Use Form CB56 (pdf) to tell the DSP of any changes to your circumstances.

If you start to care for a child under 16, you should make a new claim for Child Benefit by completing the CB1 form. If the child is 16 or over, you need to complete both CB1 and CB2 forms - see 'How to apply' below.

Child Benefit and EU Regulations

To claim Child Benefit in Ireland, you must be habitually resident in Ireland. If you are an EU or EEA citizen or a Swiss national and you work in Ireland, you meet this rule (known as the habitual residence condition).

You also meet the habitual residence condition if you have been working in Ireland but become unemployed and get Jobseeker’s Benefit.

If you are an EU/EEA citizen or a Swiss national and work in a country covered by EU regulations, the country you work in usually pays Child Benefit (even if your children are living in another EU/EEA country).

If your children are living in a different EU/EEA country from you, you should also apply for any family benefit payments you are entitled to in the country where they live.

If your children are living in another EU country, you should apply for within 12 months of the date that you or your partner started working in Ireland.

You can find out more about family benefits and EU Regulations in Part 9 of the EU Guidelines on gov.ie. You can also contact the Child Benefit Section for more information on how EU rules affect Child Benefit. See ‘Where to apply’ below.

Non-EU/EEA citizens

If you are not an EU or EEA citizen, you must meet the habitual residence condition to quality for Child Benefit in Ireland.

If you are a non-EU/EEA citizen and are legally working in Ireland, you may qualify for Child Benefit if your child is resident in Ireland or in another EU state.

More information is available in our document on habitual residence.

Fraudulent claims for Child Benefit

If you make false or misleading statements to try to get Child Benefit for yourself, or for any other person, you may be prosecuted. This could result in a fine or a prison term, or both.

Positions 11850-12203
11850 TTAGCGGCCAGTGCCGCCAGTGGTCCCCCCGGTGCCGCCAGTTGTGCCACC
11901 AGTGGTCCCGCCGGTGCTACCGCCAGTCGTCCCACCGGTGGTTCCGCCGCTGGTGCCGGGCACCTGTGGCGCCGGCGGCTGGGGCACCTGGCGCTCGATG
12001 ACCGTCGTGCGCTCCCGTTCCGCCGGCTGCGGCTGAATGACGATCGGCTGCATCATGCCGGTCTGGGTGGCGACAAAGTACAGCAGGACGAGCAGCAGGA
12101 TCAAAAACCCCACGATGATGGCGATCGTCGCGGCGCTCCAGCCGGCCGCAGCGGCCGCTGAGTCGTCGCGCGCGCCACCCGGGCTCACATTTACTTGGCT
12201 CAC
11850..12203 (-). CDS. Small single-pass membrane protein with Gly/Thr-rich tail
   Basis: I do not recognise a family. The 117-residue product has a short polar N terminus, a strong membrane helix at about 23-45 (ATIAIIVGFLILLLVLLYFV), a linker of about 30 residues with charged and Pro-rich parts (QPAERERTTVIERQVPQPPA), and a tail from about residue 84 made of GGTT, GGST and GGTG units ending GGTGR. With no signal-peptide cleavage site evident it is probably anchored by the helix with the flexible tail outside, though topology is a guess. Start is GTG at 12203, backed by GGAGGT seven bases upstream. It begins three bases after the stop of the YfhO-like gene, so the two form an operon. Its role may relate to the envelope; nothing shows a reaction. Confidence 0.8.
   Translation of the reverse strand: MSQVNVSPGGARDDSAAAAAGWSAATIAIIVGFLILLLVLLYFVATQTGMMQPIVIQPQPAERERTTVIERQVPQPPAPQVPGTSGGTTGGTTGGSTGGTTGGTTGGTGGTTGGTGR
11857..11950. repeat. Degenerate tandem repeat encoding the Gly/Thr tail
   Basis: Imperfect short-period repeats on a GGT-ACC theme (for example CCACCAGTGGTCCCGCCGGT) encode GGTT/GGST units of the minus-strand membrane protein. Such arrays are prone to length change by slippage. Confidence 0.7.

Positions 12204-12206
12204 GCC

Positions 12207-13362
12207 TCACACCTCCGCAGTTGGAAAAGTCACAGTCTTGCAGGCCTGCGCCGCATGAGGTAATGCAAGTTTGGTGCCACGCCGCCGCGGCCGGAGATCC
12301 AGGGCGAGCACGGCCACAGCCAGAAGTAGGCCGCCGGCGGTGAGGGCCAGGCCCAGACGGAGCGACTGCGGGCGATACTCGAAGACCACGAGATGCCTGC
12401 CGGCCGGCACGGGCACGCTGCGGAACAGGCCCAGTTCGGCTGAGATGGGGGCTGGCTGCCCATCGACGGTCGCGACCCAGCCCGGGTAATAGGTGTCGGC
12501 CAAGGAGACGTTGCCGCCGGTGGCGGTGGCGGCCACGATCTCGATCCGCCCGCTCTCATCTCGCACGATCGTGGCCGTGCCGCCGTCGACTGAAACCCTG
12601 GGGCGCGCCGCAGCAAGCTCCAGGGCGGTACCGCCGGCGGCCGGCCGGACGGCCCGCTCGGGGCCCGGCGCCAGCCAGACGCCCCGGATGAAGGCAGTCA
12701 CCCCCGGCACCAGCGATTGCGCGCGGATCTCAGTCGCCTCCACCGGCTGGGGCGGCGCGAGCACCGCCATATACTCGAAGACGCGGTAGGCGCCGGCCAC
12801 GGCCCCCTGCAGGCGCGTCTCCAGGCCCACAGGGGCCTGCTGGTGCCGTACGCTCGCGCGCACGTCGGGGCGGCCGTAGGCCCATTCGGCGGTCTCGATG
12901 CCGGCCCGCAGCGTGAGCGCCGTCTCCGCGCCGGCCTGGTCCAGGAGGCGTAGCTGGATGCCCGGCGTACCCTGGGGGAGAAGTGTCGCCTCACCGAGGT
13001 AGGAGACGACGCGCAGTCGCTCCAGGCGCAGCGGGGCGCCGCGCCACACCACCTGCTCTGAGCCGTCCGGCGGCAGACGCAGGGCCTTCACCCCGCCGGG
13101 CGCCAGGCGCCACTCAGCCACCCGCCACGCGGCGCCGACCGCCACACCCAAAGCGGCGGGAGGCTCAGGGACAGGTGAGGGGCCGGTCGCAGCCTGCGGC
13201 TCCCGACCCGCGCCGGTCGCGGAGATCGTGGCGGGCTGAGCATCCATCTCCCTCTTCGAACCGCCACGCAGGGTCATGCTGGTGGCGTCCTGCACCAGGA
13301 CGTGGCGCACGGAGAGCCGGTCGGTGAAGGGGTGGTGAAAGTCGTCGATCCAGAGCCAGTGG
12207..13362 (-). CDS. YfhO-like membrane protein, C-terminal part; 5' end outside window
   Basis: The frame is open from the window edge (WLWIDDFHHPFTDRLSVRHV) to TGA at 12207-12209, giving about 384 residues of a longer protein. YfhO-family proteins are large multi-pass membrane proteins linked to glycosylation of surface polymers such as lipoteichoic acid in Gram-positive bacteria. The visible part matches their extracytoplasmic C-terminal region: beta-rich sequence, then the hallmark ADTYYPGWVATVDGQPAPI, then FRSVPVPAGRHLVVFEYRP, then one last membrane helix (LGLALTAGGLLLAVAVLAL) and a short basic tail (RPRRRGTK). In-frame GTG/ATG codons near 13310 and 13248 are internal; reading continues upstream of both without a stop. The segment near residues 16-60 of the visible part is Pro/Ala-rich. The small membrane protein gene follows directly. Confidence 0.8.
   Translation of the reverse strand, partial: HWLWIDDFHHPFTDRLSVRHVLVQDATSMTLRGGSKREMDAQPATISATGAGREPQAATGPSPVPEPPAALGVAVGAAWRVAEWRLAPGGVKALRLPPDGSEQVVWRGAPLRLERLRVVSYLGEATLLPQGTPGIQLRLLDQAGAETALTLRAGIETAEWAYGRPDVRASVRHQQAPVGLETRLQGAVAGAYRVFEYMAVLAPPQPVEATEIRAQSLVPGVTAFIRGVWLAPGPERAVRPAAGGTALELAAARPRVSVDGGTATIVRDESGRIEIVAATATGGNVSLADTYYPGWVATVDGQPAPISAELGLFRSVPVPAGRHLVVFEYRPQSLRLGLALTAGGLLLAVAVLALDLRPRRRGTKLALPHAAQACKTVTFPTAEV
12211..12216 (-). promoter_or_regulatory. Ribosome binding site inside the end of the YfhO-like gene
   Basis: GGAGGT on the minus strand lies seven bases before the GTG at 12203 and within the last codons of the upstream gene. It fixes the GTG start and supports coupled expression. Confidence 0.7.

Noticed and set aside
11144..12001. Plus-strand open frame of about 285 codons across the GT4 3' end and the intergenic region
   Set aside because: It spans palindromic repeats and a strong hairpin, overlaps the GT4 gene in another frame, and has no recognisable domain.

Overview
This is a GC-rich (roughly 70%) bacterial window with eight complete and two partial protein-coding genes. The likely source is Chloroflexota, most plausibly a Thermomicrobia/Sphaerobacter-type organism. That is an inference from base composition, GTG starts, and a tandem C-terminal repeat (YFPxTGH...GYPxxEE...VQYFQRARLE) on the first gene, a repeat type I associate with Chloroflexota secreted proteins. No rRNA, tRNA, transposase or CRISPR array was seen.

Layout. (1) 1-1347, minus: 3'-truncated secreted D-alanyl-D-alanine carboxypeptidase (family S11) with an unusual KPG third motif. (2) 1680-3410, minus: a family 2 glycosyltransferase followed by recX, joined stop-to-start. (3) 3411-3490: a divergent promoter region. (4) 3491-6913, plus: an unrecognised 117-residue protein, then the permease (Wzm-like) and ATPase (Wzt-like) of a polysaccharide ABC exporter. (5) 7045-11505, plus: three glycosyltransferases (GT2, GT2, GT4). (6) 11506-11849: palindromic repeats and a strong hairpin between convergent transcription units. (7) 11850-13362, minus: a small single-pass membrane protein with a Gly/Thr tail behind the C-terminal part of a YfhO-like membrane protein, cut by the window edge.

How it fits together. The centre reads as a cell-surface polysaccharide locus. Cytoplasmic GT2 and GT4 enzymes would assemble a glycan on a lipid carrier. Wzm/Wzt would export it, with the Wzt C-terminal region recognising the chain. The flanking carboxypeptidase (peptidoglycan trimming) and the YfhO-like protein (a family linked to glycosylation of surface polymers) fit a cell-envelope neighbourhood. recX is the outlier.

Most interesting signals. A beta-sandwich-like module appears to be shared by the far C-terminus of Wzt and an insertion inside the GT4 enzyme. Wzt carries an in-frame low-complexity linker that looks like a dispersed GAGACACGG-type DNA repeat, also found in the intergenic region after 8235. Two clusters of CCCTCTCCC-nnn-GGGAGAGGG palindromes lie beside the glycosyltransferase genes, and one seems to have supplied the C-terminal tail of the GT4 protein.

Child Benefit rate

Child Benefit is €140 a month for each child. It is paid on the first Tuesday of every month. If you start getting Child Benefit for the first time for a baby, it will be paid at the start of the month after the birth of the child. It is paid up to the month they reach 18.

Child Benefit in 2020

Family size Monthly rate
One child
€140
Two children €280
Three children €420
Four children €560
Five children €700
Six children €840
Seven children
€980
Eight children €1,120

Multiple births

If you have twins, you get one-and-a-half times the normal monthly rate of Child Benefit for each child. For triplets and other multiple births, Child Benefit is paid at double the normal monthly rate for each child, provided at least 3 of the children meet the conditions (such as being under 16).

If you don’t want Child Benefit

You do not have to claim Child Benefit. If you decide not to claim it for a new baby or decide to stop getting it for your children, you can contact the Child Benefit Section. See ‘Where to apply’ below.

How to apply for Child Benefit

To apply online, you must have a Public Services Card anda verified MyGovID account. You can claim online only if you are invited to do so by the DSP.

Child under 16 years of age

If your baby is born in Ireland and you are not claiming for any other children, the Child Benefit Section will send you a partly completed form CB1 (pdf) for your signature and payment details. This form also includes information on how to claim for your new baby online.

If you are already getting Child Benefit, your new baby is added to your Child Benefit claim. After you register the birth, the DSP will send you a letter confirming your payment.

If your child was not born in Ireland, or their birth was not registered within the 3 months, you must fill in form CB1(pdf). Send this form to the Child Benefit Section. See ‘Where to apply’ below.

Children aged 16 and 17

To get Child Benefit for a child aged 16 or 17, fill in Child Benefit (form CB2) (pdf).

If you are already getting Child Benefit for this child, the DSP will send you a partly completed application form. You will need to confirm that your child is still in full-time education or full-time training, or has a disability and cannot support themselves. Send your form to the Child Benefit Section. See ‘Where to apply’ below.

If this is the first time you have claimed Child Benefit, you should make fill in both application forms, CB1 and CB2.

If you have any difficulty filling in these forms, you can get help from an Intreo Centre or Social Welfare Branch Office or your local Citizens Information Centre.

Where to apply

Child Benefit Section

Department of Social Protection
Social Welfare Services Office
St Oliver Plunkett Road
Letterkenny
Co. Donegal
F92 T449

Opening Hours: You can only contact this office by email or telephone.
Tel: (074) 916 4496 (If calling from outside Ireland please call + 353 74 916 4496)
Locall: 1890 400 400 (Note: the rates charged for using 1890 (Lo-call) numbers may vary)


Page edited: 23 November 2020